The EU warned China it would face "very negative consequences" if it presses ahead with a new security law for Hong Kong, stepping up pressure on Beijing over the controversial legislation.
European Commission president Ursula von der Leyen and European Council chief Charles Michel told China's top leaders of their "grave concern" over the new law, which critics say will curb the financial hub's autonomy and freedoms.
The stern message, delivered during a video summit on Monday with Chinese President Xi Jinping and Premier Li Keqiang, adds to a chorus of international concern over Hong Kong, though Beijing has shown no sign of backing down on a law it says is necessary to maintain order.
"We expressed our grave concerns about the proposed national security law for Hong Kong," Michel told reporters after the talks.
"We called on China to follow the promises made to the people of Hong Kong and the international community regarding Hong Kong's high degree of autonomy and guaranteed freedoms."
In response to the EU comments, China's foreign ministry said on Tuesday that matters relating to Hong Kong were a "domestic affair".
"We oppose any foreign interference in this matter," ministry spokesman Wang Lutong told reporters at a briefing, saying that Chinese leaders had "expressed our position" at the video summit.
A report of the summit by China's state news agency Xinhua made no mention of Hong Kong but said Xi had stressed his country wanted "peace without hegemony".
Foreign ministers from the G7 group of industrialised nations last week urged Beijing to reconsider the proposed law, which has raised concerns it will end Hong Kong's relative freedoms and open the door to the kind of repression seen in mainland China.
Echoing the language of the G7 statement, von der Leyen said they had made it clear to the Chinese that the EU believes the imposition of the national security law breaches Beijing's international commitments.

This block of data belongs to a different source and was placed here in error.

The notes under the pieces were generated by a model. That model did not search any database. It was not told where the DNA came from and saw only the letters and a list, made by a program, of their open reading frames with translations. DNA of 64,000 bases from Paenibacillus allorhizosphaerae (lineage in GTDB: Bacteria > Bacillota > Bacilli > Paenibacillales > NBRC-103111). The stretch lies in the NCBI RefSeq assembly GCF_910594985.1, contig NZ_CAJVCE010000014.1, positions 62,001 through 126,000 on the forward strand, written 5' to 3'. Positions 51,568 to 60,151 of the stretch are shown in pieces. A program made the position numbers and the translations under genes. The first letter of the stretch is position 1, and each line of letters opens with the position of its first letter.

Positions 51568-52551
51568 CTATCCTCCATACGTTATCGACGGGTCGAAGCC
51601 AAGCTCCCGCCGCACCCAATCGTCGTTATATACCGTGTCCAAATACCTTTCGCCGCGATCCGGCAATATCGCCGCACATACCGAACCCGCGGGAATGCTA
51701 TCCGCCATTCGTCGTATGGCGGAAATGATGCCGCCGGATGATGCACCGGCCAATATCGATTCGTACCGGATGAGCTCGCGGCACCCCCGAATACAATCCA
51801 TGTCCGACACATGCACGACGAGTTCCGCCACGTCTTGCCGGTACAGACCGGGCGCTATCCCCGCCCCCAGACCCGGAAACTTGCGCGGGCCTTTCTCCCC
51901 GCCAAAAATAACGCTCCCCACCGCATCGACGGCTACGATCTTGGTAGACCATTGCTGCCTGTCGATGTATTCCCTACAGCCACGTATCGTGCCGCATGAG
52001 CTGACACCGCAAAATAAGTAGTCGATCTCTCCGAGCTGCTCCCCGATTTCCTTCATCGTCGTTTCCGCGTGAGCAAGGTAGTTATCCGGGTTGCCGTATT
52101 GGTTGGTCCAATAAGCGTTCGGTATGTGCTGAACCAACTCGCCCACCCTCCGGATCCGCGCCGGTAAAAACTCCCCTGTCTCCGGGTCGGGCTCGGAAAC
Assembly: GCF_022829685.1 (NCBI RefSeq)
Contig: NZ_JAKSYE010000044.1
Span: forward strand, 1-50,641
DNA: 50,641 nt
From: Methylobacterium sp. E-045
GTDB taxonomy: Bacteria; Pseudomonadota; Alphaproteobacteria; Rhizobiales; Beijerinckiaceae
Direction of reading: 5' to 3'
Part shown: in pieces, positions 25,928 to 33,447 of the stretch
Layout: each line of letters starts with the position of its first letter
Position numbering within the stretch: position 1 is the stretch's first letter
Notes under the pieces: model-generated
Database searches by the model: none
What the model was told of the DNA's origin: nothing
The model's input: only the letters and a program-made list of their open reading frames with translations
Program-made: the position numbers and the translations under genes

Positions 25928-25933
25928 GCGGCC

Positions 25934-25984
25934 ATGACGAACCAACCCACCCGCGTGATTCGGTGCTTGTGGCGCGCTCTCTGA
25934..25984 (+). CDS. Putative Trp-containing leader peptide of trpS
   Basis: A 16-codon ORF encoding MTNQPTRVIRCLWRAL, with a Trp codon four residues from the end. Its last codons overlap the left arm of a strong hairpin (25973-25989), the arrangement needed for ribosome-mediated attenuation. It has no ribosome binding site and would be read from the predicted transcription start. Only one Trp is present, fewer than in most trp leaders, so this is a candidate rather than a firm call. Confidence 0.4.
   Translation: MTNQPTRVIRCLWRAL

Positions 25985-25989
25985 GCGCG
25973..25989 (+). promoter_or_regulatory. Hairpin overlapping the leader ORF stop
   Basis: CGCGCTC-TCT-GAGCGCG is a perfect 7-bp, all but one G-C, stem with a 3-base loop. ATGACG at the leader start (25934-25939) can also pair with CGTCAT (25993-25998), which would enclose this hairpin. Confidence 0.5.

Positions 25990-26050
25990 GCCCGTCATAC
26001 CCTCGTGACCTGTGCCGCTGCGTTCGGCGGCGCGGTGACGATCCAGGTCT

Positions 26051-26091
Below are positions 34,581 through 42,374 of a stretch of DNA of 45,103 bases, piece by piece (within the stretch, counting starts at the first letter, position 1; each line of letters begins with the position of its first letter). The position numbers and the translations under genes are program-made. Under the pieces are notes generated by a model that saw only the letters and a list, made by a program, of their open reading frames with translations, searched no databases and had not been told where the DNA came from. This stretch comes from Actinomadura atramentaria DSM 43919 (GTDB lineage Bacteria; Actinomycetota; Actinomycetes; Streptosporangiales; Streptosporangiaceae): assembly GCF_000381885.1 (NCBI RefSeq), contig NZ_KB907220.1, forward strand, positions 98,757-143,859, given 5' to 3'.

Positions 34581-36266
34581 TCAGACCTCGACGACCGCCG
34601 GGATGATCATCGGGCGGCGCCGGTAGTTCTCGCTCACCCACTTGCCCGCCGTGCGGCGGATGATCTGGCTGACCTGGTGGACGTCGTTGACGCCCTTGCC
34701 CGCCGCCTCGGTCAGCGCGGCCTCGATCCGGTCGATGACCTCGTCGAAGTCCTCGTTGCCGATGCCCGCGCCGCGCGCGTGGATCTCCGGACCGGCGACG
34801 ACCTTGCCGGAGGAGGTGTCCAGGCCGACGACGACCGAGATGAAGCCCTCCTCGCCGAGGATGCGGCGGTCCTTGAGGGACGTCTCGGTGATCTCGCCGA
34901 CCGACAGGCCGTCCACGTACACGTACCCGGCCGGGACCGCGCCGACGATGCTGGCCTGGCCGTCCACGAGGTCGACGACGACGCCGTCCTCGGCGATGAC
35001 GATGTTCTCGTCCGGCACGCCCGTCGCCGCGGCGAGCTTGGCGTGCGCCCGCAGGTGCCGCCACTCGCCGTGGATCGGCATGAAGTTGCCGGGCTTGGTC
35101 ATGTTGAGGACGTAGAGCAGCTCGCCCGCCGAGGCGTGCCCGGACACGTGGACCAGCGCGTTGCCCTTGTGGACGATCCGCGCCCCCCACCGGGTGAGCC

'Very negative consequences'
"The national security law risks seriously undermining the 'One country, two systems' principle and Hong Kong's high degree of autonomy, which we wish to see stay in place."
Von der Leyen said she had warned the Chinese leaders that Hong Kong owes its economic success to its relative autonomy from Beijing.
"So we also conveyed that China risks very negative consequences if it goes forward with imposing this law," she said.
Under the "One country, two systems" agreement made before Britain handed the territory back to China in 1997, Beijing agreed to let Hong Kong maintain certain liberties until 2047 – including legislative and judicial independence and freedom of speech.
But after a year of huge and often violent rallies that have morphed into a popular call for democracy and police accountability, Beijing says the new law is needed to end unrest and restore stability.
China and the EU both profess to want to strengthen ties, but the relationship is tangled in a thicket of disagreements on topics ranging from trade and investment rules to human rights and national security.
And Monday's talks came against a backdrop of rising tensions and increasing mistrust between Brussels and Beijing.
The EU has been angered by what it says is a significant Chinese campaign of disinformation around the coronavirus pandemic, which originated in China.
"We have seen cyber attacks on hospitals and dedicated computing centres. Likewise we've seen a rise on online disinformation, and we pointed out clearly that this cannot be tolerated," von der Leyen said.
The EU has in recent months sought to tread a delicate path with China, characterising it as a "systemic rival" and competitor but also as a partner on some issues.
But Monday's statements were sharper and more critical in tone.
EU lack of unity
Up to now the EU's efforts to stand up to Xi's increasingly assertive China have been stymied by a lack of unity among its 27 member states, many of which have been courted assiduously by the Asian giant.
Going into the summit, Chinese officials grumbled about proposed new EU legislation aimed at ensuring foreign firms backed by heavy state subsidies do not distort competition in Europe.
There is particular concern about Chinese companies swooping in to buy European companies weakened by the coronavirus-triggered recession.
According to Xinhua, Xi said the economies of China and Europe should become a "dual engine of the world economy" to promote recovery after the pandemic.
After the summit, von der Leyen said there needed to be "more ambition" from the Chinese side to conclude a stalled investment agreement.